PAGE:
As soon as the first new virgin queen emerges, half of the workers will form a swarm with the old queen and leave the hive to find a new home. This swarming process relieves the overcrowding and allows the colony to expand and form two nests. However, the old queen must be killed after the prime swarm leaves. If she returns to the original hive, she may try to kill the new developing queens, disrupting the colony. The workers violently ball and suffocate the old queen to protect the authority of the new queen.

Killing the former queen after swarming ensures a proper succession process can take place. The young virgin queen that remains can then take over the original hive. She will quickly get mated and start laying eggs to repopulate the diminished colony. The swarming instinct and queen killing allow the bees to maintain a strong queen and prevent overcrowding.

There Are Rival Queens

Having multiple queens present in a hive simultaneously inevitably leads to conflict. Virgin queens may appear even when the mother queen is still healthy and productive. There are a couple of reasons why the workers start rearing new queens when the current monarch is doing fine:

1. The colony is getting ready to swarm

Workers start queen cells in preparation for a prime swarm leaving with the old queen. The remaining virgin will take over the original colony.

2. Insurance against queen failure

The workers raise new queens if the reigning queen declines or dies unexpectedly. This ensures immediate replacements are available.

Regardless of why the new virgins appear, having more than one queen in a hive is extremely disruptive. The old queen will seek out and attempt to kill any newly emerged virgin queens she encounters. She wants to maintain her unchallenged reign over the colony. However, the younger, more vigorous virgin queens often prevail in these queen-on-queen battles.

If multiple virgins emerge simultaneously, the worker bees may intervene to make the queens fight to the death. This ritualized battle is the ultimate showdown to determine who will gain the right to rule the colony. The workers circle the dueling queens, essentially refereeing the combat. The last queen standing emerges victorious while the dead rivals are dragged out of the hive.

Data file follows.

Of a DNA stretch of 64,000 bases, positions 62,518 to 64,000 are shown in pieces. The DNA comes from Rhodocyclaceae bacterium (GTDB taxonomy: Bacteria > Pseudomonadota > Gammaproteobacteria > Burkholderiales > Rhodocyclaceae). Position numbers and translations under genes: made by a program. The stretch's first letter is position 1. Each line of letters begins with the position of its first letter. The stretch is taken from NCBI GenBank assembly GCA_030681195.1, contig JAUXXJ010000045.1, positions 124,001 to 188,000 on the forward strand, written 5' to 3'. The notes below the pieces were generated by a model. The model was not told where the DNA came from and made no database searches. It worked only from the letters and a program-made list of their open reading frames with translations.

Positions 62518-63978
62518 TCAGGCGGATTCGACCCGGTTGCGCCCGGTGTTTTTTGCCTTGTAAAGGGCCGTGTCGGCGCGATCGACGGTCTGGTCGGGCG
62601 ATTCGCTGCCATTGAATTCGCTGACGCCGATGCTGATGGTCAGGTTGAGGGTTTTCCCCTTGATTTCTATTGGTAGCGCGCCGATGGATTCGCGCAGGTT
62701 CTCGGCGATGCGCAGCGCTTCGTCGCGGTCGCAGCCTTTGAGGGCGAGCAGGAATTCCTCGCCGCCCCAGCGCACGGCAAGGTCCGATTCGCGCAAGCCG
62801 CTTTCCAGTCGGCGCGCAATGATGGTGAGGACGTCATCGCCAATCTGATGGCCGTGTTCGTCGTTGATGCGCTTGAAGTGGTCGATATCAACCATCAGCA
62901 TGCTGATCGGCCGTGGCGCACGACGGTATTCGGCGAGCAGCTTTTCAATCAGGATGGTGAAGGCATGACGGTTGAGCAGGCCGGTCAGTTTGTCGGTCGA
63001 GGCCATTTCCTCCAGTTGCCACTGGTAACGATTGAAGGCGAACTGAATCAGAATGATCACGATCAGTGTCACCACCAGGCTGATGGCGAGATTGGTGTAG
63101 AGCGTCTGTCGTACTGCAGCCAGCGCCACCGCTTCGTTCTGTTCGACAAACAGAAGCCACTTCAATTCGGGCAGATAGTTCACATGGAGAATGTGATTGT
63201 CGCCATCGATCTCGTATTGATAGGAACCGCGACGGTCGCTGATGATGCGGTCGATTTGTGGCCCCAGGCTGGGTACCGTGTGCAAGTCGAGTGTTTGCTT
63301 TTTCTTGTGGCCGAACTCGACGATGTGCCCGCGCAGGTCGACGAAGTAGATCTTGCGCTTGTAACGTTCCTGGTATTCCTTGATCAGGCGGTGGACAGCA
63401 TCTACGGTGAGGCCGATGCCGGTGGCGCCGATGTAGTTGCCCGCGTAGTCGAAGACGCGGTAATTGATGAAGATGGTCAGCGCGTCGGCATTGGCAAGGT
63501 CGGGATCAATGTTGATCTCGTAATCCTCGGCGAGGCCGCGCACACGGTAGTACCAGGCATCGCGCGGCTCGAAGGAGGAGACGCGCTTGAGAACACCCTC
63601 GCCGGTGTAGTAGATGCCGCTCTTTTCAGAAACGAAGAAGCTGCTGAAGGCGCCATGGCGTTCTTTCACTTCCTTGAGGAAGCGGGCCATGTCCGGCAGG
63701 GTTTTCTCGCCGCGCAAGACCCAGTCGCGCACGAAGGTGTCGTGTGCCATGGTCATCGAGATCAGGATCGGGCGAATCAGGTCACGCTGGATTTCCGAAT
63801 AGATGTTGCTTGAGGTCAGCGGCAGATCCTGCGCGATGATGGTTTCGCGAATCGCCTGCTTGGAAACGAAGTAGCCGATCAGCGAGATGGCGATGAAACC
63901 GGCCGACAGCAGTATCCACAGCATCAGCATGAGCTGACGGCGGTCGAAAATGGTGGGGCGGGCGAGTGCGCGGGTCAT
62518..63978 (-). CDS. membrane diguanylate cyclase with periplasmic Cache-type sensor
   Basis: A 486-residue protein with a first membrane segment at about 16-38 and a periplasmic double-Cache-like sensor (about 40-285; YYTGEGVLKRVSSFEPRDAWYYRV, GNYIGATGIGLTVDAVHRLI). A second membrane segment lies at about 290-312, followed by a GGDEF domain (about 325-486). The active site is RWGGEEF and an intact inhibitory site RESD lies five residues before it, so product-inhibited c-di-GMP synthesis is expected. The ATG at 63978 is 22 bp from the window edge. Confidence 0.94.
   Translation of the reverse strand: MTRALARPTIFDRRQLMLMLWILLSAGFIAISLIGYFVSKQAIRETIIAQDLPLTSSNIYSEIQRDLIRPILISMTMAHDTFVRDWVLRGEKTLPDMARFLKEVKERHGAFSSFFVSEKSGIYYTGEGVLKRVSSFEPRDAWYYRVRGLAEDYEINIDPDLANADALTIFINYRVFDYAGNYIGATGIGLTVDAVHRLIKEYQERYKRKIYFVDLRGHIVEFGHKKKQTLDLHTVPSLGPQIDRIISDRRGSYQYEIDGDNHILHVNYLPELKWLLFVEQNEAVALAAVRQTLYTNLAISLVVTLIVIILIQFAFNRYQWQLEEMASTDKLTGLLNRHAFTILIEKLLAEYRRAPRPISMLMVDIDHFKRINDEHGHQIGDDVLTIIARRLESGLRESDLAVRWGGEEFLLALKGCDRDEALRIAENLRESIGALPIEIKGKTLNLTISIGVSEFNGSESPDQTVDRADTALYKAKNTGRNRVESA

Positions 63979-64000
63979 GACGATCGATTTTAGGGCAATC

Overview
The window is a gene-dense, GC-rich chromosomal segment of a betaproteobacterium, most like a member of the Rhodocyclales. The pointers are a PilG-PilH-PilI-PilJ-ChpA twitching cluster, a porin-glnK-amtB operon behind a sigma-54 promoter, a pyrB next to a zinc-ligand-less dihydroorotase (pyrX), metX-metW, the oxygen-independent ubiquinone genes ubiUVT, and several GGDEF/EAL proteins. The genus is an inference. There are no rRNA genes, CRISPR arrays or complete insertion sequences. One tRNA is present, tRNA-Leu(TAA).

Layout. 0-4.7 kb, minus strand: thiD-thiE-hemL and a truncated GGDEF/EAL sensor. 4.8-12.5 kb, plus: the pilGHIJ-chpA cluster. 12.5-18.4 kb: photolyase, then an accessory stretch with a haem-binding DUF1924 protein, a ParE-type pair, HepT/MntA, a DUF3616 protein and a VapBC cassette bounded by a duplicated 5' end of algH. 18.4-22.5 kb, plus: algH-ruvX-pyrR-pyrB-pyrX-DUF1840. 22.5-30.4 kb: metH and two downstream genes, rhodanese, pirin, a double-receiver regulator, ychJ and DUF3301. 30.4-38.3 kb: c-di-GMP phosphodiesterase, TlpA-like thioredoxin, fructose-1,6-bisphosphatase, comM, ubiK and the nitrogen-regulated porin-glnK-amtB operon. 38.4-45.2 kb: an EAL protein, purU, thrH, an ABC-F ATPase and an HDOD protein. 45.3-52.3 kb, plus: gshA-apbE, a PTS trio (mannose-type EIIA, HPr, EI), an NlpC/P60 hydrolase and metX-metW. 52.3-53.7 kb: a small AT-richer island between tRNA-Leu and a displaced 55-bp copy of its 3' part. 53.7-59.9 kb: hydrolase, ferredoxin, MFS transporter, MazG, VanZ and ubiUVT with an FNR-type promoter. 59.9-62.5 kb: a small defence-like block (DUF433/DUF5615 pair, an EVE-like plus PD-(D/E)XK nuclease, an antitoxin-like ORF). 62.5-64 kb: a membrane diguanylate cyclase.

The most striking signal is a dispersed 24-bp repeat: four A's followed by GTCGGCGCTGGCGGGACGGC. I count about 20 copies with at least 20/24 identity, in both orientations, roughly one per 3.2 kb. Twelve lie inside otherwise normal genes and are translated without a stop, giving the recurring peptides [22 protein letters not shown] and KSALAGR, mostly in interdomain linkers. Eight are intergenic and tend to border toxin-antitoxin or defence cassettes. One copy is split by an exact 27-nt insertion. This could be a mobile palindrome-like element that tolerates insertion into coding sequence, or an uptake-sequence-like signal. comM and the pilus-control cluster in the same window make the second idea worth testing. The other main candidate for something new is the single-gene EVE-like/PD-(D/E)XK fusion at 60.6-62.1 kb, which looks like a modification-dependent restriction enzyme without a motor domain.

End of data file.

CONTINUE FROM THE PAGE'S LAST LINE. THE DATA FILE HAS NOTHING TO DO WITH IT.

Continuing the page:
Having the queens directly battle eliminates indecisiveness and enables the colony to move forward under new leadership. The sole surviving queen has proven her strength and ability to defend the hive. She will then take over the all-important egg-laying duties and provide the colony with a new generation of bees. The queen-on-queen duels resolve the crisis of having too many queens and restore order.

Bee, Beehive, Honey Bee, Honey, UK

Bees can tell if a queen is not related to the colony.

© Jones-Warner

The Queen is Not Related to the Colony

Rarely, a colony rejects and kills a new queen introduced by a beekeeper. Bees can tell if she is genetically different by her pheromones and sounds. They will swarm and ball her to death if she is an outsider. They understand the importance of being related. So they do not accept an unfamiliar, foreign queen from another hive.

It seems harsh that bees kill their mother queen. But to the bees, the needs of the colony come first. When a queen can’t reproduce, the workers replace her without sentiment. This allows the hive to survive. The workers’ only drive is protecting the continuity of their colony. They do what is necessary for future generations of bees.

Killing the queen is not a betrayal but an instinctive decision by the hive mind. The queen’s life only has value if she is useful to the colony. When she loses her purpose, her reign must end. In the captivating realm of bees, the sentiment holds no sway when the destiny of the hive hangs in the balance.


Queen bees have privileged lives. But they still must obey the pragmatic laws of the colony. Workers do not hesitate to remove old, sick, or unproductive queens. By replacing failing queens with new ones, the hive continues to thrive. Bees have no emotional attachment to a particular queen. Their focus is entirely on perpetuating their colony. The bees’ unwavering practicality and willingness to depose human-like monarchs provide an illuminating perspective on loyalty and sacrifice.

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About the Author

Heather Burdo is a digital marketing enthusiast who has written content for countless industries over the last decade. However, content related to animals, nature, and health has her heart. When she's not working her magic with content, she enjoys being with family, going for walks, camping, and gardening. Self-development is non-negotiable for her.